Sunday, June 24, 2012


During the years I worked at the Australian Film, Television and Radio School, and as far back as the early 1980s when I was a student there, I was aware of a peculiar brand of mediocrity, or unmanaged fear, that seemed to infect most of the films that the school was producing - and, I might say, continues to produce. Within the industry-at-large, there have always been murmurings that AFTRS’ films look great but say nothing, implying that the technical craft areas are doing a job that the story creation areas (namely screenwriting, directing and producing) aren’t. Certainly, most of the short films that have been made during my long association with the place, are nothing special, which may only go to prove just how difficult it is to make a good film, let alone a great one. The source of the staleness that pervades AFTRS’ films remains an open question, though I am inclined to suspect that it stems largely from the fact that most of the students that attend there don’t arrive with stories that they are passionate to tell. Passion, however, amounts to very little if it is not grounded in something more substantial, like a personal philosophy or a hunger for authenticity.

Filmmakers have to understand that their audience arrives with an attitude equivalent to “I don’t give a fuck”, and that it is the job of the filmmaker to work with the characters in ways that will make the audience “give a fuck”. Each of us has a list of the films that have made us care, and we could all recite what we like or love about them, but it seems that very few of us manage to avoid those pitfalls that almost always guarantee a film’s failure. Ignorant of the grammar of drama, lacking fluency and the ability to make present the emotional energy by which a story creates its meaning, and having little if any understanding of the matrix of relationships one must cultivate in order to connect with the characters that are necessary for finding the story, most filmmakers flounder blindly, leaning on the crutch of formula and homage, if indeed they have actually seen anough films to make this possible. One needn’t be a film buff to make a great film, but it helps if one has more than a passing understanding of the situations of irony into which humankind stumbles and from which history is made and re-made.

The typical “film-school film” is the film that takes little if any risks, that has nothing important to say, that eschews drama for illustration, and lacks emotional energy. The characters usually don’t care much about one another, and frequently do everything in they can to avoid drama, intensity and obsession. To refer to a film as a “film-school film” is the worst epithet I can imagine. I am also certain that no self-respecting filmmaker would consciously embrace or produce a “film-school film”. And yet, somehow, they go on appearing, year after year.

It would be incorrect if I failed to acknowlege the fact that, during my seven years teaching at AFTRS, there were some damn good films made, both fictional and factional. The filmmakers that made them worked like hell, fought like mad, and kept coming back again and agin and again til they got it right. And mostly they kept their sense of humour. Some of their efforts were rewarded with BAFTAs, or Slamdance awards or even, in two or three cases, Oscar nominations. Having said this, let me add that some times the best films don’t receive any awards at all, and some of the worst ones have them lavished upon them.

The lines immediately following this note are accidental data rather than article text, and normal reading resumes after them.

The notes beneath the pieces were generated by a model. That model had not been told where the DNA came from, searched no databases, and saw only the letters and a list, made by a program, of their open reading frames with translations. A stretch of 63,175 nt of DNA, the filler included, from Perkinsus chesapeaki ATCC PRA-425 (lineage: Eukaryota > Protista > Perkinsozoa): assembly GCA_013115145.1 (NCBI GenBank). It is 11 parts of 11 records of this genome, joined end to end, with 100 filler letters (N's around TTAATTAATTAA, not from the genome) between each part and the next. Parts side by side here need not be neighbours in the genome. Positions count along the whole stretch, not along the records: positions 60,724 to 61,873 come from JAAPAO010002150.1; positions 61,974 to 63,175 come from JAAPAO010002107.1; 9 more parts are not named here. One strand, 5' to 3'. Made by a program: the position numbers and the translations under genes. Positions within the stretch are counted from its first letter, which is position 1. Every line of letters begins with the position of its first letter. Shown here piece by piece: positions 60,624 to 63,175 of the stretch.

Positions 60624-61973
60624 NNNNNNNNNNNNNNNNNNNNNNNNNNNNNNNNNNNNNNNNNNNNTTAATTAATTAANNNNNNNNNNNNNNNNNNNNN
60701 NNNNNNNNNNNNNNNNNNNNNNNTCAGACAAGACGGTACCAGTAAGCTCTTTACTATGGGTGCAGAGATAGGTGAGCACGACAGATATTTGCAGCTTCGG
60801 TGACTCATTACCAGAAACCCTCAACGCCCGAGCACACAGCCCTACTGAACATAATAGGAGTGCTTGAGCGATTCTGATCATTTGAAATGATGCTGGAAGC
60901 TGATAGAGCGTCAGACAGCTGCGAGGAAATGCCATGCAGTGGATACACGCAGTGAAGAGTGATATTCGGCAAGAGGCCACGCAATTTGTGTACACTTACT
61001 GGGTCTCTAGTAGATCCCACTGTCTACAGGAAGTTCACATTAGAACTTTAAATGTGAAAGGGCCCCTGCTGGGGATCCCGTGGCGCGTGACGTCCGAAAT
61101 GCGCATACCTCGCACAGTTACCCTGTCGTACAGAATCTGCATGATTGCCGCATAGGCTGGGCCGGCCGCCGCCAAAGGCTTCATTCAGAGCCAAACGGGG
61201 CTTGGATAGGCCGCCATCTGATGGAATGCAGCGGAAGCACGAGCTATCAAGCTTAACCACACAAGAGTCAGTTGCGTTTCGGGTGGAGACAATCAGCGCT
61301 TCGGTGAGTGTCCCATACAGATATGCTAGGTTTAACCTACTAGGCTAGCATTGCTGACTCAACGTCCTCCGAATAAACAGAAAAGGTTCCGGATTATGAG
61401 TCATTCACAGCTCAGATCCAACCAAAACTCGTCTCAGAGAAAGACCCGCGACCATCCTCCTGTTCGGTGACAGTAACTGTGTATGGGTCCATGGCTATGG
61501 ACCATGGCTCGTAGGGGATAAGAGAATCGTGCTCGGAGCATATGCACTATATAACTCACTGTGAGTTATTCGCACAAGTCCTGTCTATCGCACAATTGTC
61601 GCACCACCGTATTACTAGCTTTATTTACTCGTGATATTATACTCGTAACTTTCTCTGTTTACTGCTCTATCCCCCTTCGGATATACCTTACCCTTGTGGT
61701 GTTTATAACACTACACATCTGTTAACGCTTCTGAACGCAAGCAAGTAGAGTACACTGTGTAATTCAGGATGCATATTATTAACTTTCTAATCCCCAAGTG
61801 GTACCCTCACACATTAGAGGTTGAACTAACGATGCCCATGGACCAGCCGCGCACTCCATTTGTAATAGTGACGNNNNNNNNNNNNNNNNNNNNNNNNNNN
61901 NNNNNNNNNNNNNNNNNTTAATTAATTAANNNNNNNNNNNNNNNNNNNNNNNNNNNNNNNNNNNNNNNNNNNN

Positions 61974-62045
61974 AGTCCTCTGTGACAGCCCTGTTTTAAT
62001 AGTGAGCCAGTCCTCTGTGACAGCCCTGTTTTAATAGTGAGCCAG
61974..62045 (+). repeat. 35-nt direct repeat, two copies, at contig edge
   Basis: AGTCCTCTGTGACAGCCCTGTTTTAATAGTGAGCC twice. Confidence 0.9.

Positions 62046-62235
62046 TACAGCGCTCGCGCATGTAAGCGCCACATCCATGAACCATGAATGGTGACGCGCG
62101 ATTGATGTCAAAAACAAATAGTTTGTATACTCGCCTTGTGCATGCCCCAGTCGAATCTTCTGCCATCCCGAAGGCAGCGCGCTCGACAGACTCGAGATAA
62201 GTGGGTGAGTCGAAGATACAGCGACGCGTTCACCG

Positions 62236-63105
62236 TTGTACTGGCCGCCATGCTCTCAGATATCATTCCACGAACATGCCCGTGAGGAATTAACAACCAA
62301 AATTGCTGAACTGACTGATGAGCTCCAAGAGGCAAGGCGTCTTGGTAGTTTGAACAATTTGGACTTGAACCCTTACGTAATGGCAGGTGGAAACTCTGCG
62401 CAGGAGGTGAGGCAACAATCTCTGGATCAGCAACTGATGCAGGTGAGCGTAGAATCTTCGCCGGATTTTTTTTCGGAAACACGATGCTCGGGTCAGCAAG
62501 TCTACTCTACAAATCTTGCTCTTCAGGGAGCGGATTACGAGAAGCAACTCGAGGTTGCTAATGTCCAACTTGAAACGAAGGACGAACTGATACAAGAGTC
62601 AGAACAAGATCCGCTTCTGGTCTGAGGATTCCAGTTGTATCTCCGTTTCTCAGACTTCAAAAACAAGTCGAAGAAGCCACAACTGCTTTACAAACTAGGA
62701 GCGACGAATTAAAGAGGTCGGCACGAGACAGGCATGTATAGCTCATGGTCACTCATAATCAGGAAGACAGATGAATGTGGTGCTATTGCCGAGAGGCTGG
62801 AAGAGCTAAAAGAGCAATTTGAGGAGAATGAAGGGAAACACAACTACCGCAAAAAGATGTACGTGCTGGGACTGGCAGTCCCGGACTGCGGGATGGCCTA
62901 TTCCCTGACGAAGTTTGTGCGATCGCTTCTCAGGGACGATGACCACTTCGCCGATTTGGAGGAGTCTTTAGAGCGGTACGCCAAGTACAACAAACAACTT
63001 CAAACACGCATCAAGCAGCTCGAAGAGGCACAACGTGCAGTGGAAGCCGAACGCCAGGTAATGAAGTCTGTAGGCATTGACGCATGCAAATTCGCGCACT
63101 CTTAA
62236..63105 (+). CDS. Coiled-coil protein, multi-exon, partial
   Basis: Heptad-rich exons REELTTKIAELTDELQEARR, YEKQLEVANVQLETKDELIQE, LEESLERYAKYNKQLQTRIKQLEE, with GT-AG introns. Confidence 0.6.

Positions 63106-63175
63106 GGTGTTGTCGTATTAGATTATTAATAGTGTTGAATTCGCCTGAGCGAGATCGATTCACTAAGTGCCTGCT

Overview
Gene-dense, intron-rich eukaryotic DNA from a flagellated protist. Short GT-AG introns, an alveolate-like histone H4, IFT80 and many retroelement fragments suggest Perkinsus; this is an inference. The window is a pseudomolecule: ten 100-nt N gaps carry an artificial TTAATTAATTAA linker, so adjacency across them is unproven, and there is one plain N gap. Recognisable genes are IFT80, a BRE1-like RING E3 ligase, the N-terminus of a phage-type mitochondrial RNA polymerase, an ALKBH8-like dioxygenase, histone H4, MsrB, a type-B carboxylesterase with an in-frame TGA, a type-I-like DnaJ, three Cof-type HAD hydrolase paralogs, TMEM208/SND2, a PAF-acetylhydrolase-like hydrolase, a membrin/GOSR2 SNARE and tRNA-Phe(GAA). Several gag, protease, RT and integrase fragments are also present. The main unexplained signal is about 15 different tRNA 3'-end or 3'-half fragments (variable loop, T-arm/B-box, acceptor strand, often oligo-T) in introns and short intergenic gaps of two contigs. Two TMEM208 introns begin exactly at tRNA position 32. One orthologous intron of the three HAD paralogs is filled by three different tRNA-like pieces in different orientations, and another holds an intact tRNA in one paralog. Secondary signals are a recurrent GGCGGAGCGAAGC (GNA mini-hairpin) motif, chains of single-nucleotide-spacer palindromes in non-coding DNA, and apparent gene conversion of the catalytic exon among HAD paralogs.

The job of the filmmaker is to form emotionally meaningful, intimate and dramatic relationships with ALL of the characters necessary for finding (and enacting) the story. Such, such are the joys (and the terrors!) of filmmaking. And never forget - in the face of apparent failure one can still be cheered by what one has learned from one’s mistakes. The problem isn’t HOW to avoid the mistakes; the problem is what to do with them once they have happened… and then, not to make the same mistake in the same way again - and again…

So what are the common mistakes?

Knowing them is one thing, avoiding them is another.

If you’re making a film - or thinking about making one - consider the following. These are some of the earmarks of creative disaster, and - if one recognises them in time - the possibility of great opportunity. The sorts of mstakes that filmmakers make are never unique or original. Everyone makes them, and usually for the same reasons. These are some of the ones that I’ve noticed again and again and again whilst working with young filmmakers.

If you can find the courage, the skill, the time and the vision to enable yourself to deal with these, then you just might give birth to something that is both FRESH and - most difficult of all - ALIVE.


1. On-the-nose dialogue in which characters say exactly what they’re thinking or feeling.

2. Excessive use of coincidence, after Scene 1.

3. Flashbacks that merely explain and thus disrupt the momentum and building of emotional energy.

4. Explainatory voice-overs that merely underline what is seen or will be seen.

5. A flawless protagonist and/or a heartlessly evil antagonist.

6. A passive protagonist that does not choose and pursue a course of action.

7. Flat frames lacking foreground and background enrichment.

8. Too many scenes filmed from the same distance.

9. Underactive actors who recite lines without seeming to inhabit the scene.

10. Uneven lighting.

11. Poor sound quality.

12. Inattention to continuity, resulting in simple transition errors.

13. An ending that doesn’t grow naturally or inevitably out of previous events.